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A recent BBC report said that Malaysia has plans to kick out its foreign workers in the midst of the global economic downturn. Over 60 percent of the 2.1 million foreign workers in the country are in danger of going back home.

A recent BBC report said that Malaysia has plans to kick out its foreign workers in the midst of the global economic downturn. Over 60 percent of the 2.1 million foreign workers in the country are in danger of going back home.

“There are certain sectors where we should be able to have Malaysians working in those sectors,” Home Minister Syed Hamid Albar said. “At present there are 2.1 million foreign workers in this country and I hope when their contract expires in certain sectors – if the industry does not require them – then we will be able to send them back.”

In a separate report by The Star Online, Deputy Human Resource Minister Datuk Noraini Ahmad said that employers must retrench foreign workers first over their Malaysian staff as part of the government’s foreign worker first out (FWFO) principle. This was one of the recent guidelines that the ministry drafted for employers faced with potential layoffs in their workforce.

Malaysia has been a magnet for foreign workers, particularly in low skilled foreign labor. According to 2006 figures, the top three sources of Malaysian foreign workers are Indonesia (65.7 percent), Nepal (10.8 percent), and India (7.6 percent). As of early 2008, foreign workers make up 21 percent of the 11 million-strong labor force in Malaysia, where unemployment is at about 3.5 percent.

Demand for such labor is due to the growth of the country’s labor-intensive industries. According to the Ministry of Finance’s 2008/2009 Economic Report, 36 percent of the 2.1 million foreign workers are in manufacturing, 16.1 percent in plantation and 14.9 percent in construction. Moreover, demand for foreign workers in Malaysia is high also because locals are just not willing to take such jobs. “The foreign workers do the three D jobs that Malaysians don’t want – dirty, dangerous and difficult,” said Shamsuddin Bardin, director of the Malaysian Employers Federation.

The relationship between foreign workers and Malaysia has been tense. The government has been continually trying to reduce the country’s dependence on foreign workers. These efforts go back to as early as 1997, when then Prime Minister Datuk Seri Dr. Mahathir Mohamad reported that the country needed to fully utilize its existing manpower resources and raise labor productivity instead of importing foreign workers.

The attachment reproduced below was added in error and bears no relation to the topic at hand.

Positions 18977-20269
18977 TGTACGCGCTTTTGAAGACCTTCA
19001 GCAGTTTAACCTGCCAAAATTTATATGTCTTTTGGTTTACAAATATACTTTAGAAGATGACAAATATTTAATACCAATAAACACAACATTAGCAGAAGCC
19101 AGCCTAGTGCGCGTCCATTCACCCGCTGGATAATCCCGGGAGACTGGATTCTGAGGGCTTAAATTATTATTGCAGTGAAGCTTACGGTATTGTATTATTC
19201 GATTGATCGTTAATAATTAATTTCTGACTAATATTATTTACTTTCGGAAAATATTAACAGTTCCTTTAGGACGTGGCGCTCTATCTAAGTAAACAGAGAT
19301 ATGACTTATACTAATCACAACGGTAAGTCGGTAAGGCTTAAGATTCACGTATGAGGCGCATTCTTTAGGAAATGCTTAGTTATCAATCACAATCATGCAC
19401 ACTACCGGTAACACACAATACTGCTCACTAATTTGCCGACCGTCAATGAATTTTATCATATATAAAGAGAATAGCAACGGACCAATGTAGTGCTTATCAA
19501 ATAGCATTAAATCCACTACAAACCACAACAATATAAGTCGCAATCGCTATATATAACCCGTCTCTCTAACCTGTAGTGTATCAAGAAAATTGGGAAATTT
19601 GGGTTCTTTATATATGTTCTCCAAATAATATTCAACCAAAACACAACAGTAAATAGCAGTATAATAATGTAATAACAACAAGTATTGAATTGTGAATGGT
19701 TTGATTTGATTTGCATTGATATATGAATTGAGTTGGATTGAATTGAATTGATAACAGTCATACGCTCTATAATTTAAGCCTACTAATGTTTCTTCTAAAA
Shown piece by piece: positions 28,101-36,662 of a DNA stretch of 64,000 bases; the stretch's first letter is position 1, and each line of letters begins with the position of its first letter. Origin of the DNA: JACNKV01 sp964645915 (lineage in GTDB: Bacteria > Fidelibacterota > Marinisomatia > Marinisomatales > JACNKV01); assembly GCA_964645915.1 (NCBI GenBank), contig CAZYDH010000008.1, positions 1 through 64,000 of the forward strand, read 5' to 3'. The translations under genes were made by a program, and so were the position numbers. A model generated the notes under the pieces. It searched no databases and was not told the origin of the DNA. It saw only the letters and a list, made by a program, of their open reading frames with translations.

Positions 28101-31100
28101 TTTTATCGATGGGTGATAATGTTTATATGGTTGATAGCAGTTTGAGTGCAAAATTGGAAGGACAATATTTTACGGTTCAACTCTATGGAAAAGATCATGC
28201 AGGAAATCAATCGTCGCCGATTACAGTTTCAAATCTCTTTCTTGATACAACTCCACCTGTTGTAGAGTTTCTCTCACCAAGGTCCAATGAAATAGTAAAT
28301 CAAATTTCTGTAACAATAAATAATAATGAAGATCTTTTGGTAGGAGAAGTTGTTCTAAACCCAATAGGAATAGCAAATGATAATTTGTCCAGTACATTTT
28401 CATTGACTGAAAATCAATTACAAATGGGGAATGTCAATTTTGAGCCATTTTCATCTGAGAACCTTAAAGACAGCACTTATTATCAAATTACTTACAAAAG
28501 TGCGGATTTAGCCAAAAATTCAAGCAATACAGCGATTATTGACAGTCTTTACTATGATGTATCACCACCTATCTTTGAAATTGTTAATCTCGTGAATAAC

In January 2008, Malaysia had plans to cut the number of foreign workers to 1.8 million in 2009 and cut another 300,000 by 2015. A report by the Malaysian Trades Union Congress on strategies to reduce reliance on foreign workers listed several sectors that they think do not need to employ foreign workers “based on experience and availability of local workers”. These sectors include manufacturing, services/hotels, information technology, plantation, construction, health care and security. The same report stated that locals “are not keen to work” as domestic helpers, restaurant waiters and cleaners with cleaning contractors, due to the long hours and low wages, further supporting the argument that locals simply do not want to do dirty, dangerous and difficult jobs.

While many agree on the need to boost Malaysia’s labor productivity, therefore reducing the need for foreign workers, some still criticize the government’s policies to remove them from the country. Some critics argue that such policies are too protectionist and are politically motivated. Chris Eng from the financial services firm OSK said, “I think local sentiment will turn against the presence of foreign workers, as is commonplace throughout the world.” Other argue that kicking out foreign workers, who are more than eager to earn minimal wages, will cost the country more money in new hiring costs and higher wages demanded by the locals.

It is clear that Malaysia will have to find a balance between hiring locals and foreigners, especially for sectors that require a lot of unskilled labor. This will be particularly difficult to do amid the global economic downturn and rising concerns about protectionism.

Source: www.AsiaEcon.org

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Source: www.asiaecon.org |

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